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Types of Carpet Flooring

Types of Carpet Flooring

Carpet plays an essential role in your home, from making your space cozy and comfortable to providing effective insulation. The right carpet can also bring out your desired aesthetic, whether that’s warm and homey or formal and elegant.

Choosing the right carpet requires careful thought and deliberation — that’s why we’ve included all of the necessary factors to consider when choosing a carpet for your home. Here’s your guide to the different types of carpet, including piles, fibers, styles and padding!

Types of Carpet Piles

Looking at the pile height is a good way to determine a carpet’s durability. “Pile height” refers to the height of the carpet fibers. Most carpets are classified as low pile, medium pile or high pile.

  • 1. Low Pile Carpet
    Low pile carpet has short, flat and dense fibers. It catches little dirt and debris and can withstand significant foot traffic without losing its original appearance. If you need a durable, easy-to-clean option for high-traffic areas prone to dirt or pet hair, low pile carpet is an excellent choice.
  • 2. Medium Pile Carpet
    Medium pile carpet has slightly taller fibers than low pile carpet. It’s soft to the touch but can still handle moderate dirt and foot traffic, making it an ideal choice for bedrooms and living rooms where you might want more underfoot comfort. Though it catches debris and pet hair more easily than low pile, medium pile is still easy to clean with a vacuum brush roller.
  • 3. High Pile Carpet
    High pile carpet has the longest fibers of the three types, providing a fluffy and plush look and feel. While it has optimal underfoot cushion, it also requires more maintenance, as it easily collects dust and debris. It can also hold impressions from foot traffic and furniture. High pile carpets are most suitable for rooms where you want to dampen noise or add a warm, luxurious touch.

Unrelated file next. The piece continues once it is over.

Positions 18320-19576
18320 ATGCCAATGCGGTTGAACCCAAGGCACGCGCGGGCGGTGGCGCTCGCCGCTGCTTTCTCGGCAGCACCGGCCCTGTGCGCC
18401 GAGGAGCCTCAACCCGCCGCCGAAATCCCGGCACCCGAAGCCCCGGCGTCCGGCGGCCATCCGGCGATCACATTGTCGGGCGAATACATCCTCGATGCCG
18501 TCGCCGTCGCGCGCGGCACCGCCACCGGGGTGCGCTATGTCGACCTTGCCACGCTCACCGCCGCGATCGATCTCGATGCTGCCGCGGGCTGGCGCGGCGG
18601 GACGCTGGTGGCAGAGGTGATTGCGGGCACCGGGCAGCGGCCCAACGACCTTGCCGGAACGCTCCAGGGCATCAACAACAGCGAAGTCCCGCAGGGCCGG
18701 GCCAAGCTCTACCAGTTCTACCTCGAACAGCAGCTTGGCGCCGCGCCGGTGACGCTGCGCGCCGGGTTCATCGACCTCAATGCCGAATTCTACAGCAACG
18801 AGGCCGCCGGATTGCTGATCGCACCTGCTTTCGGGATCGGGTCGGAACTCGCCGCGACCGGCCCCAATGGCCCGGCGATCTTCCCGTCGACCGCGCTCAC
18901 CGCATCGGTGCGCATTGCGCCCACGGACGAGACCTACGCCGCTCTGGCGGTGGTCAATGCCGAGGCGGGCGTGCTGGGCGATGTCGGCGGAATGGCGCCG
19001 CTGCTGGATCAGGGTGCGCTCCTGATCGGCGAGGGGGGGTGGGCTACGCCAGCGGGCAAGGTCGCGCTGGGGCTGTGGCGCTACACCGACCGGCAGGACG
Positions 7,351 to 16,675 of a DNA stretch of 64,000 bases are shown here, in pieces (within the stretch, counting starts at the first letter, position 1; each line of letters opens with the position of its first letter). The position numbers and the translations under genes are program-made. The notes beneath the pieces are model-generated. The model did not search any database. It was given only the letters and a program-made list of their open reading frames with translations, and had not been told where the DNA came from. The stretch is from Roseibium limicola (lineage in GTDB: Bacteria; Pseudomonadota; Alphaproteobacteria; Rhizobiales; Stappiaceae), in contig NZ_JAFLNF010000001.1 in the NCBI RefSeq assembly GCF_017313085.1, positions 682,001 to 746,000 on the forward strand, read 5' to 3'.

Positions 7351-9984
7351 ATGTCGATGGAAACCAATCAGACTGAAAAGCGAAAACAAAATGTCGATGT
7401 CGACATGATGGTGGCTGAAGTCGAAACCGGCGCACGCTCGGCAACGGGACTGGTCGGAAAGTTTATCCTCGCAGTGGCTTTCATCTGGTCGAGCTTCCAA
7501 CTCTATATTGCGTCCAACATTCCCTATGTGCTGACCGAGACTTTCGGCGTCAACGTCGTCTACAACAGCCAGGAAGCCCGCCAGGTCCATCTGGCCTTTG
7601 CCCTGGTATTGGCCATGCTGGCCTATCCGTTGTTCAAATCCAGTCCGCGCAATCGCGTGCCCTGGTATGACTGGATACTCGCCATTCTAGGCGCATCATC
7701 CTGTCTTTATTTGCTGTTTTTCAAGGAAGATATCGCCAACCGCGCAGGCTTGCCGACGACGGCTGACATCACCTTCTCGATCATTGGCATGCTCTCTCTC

red, write and brown rolls of carpet flooring

Types of Carpet Fibers

Next, let’s explore some common types of carpet fibers:

  • Nylon: A highly popular carpet material, nylon is incredibly durable, soft and stain-resistant. It effectively holds its shape and color while combating wear, mildew, mold and rot. A nylon carpet can last 12 to 15 years when cared for well.
  • Olefin: Olefin can also withstand mildew, mold and moisture, but it’s slightly tougher and less comfortable to walk on than nylon. However, it tends to be more affordable than most nylon carpets. Just be careful when placing an olefin carpet outdoors, as too much sun exposure could cause its appearance to fade.
  • Acrylic: Acrylic carpet is sometimes labeled as “synthetic wool,” as it offers the look and feel of wool at a fraction of the cost. It can withstand moisture, mildew, staining and fading, but it doesn’t always hold up well in high-traffic areas. Additionally, it can turn brown when stained with certain alkaline chemicals, like those found in cleaning products. Acrylic also isn’t widely available.
  • Wool: Wool is an ultra-soft, luxurious, natural and long-lasting carpet fiber. High-grade wool is very expensive, but a wool blend can be a cost-cutting alternative. Pure wool uses no additives or chemicals, making it a great choice if you have allergies or chemical sensitivities. As a natural material, wool can be damaged easily by mildew and mold that feed on organic substances — try to keep it away from humid and high-moisture areas.